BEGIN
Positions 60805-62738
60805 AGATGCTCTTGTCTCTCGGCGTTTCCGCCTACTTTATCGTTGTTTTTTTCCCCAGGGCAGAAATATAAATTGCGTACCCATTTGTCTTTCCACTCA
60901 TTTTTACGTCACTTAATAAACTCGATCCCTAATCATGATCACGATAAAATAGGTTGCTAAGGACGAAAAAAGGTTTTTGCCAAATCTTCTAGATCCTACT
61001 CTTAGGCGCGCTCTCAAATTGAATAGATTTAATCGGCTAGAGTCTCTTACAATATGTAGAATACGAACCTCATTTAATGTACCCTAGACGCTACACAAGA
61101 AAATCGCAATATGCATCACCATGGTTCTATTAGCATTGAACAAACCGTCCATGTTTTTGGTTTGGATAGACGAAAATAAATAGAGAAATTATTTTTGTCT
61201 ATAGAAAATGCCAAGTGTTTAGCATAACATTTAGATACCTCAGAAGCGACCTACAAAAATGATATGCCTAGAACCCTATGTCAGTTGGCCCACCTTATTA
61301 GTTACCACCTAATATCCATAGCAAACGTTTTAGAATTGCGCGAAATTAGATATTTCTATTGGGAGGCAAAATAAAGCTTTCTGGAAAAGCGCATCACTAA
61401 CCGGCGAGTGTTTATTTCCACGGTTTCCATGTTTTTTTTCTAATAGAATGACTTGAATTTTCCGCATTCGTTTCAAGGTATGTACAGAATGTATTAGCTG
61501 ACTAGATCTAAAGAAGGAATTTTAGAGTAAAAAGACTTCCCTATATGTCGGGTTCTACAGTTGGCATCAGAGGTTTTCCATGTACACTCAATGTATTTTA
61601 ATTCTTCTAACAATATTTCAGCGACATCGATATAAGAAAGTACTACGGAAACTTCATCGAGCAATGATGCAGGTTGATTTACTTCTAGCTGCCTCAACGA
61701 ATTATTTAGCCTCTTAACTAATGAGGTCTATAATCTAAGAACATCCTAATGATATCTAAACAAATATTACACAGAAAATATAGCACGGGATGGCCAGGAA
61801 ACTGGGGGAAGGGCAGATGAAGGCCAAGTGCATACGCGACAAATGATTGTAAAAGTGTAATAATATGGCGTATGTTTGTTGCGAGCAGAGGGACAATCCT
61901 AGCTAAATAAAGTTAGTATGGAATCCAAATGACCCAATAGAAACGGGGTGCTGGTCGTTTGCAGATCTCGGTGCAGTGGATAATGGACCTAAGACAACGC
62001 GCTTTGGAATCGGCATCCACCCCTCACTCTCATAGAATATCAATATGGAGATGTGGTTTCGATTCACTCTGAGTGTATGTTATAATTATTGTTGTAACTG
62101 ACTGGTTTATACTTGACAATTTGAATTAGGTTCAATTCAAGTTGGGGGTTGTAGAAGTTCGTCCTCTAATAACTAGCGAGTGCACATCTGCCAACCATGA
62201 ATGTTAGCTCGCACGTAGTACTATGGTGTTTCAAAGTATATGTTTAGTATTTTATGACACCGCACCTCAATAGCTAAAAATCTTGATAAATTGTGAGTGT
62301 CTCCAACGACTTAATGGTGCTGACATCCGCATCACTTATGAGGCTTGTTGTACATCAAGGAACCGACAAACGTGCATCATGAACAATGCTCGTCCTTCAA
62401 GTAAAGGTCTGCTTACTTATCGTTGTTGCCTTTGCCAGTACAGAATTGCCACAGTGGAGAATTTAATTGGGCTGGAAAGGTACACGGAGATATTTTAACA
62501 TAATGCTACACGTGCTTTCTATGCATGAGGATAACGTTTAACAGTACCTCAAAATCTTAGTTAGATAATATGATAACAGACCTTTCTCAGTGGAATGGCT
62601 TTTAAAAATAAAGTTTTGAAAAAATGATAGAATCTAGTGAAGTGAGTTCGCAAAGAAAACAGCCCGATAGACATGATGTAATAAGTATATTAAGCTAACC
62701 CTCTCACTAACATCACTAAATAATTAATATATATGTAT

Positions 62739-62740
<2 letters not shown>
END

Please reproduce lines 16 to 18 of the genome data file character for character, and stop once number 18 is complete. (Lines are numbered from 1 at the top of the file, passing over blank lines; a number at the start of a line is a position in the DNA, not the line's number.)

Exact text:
62201 ATGTTAGCTCGCACGTAGTACTATGGTGTTTCAAAGTATATGTTTAGTATTTTATGACACCGCACCTCAATAGCTAAAAATCTTGATAAATTGTGAGTGT
62301 CTCCAACGACTTAATGGTGCTGACATCCGCATCACTTATGAGGCTTGTTGTACATCAAGGAACCGACAAACGTGCATCATGAACAATGCTCGTCCTTCAA
62401 GTAAAGGTCTGCTTACTTATCGTTGTTGCCTTTGCCAGTACAGAATTGCCACAGTGGAGAATTTAATTGGGCTGGAAAGGTACACGGAGATATTTTAACA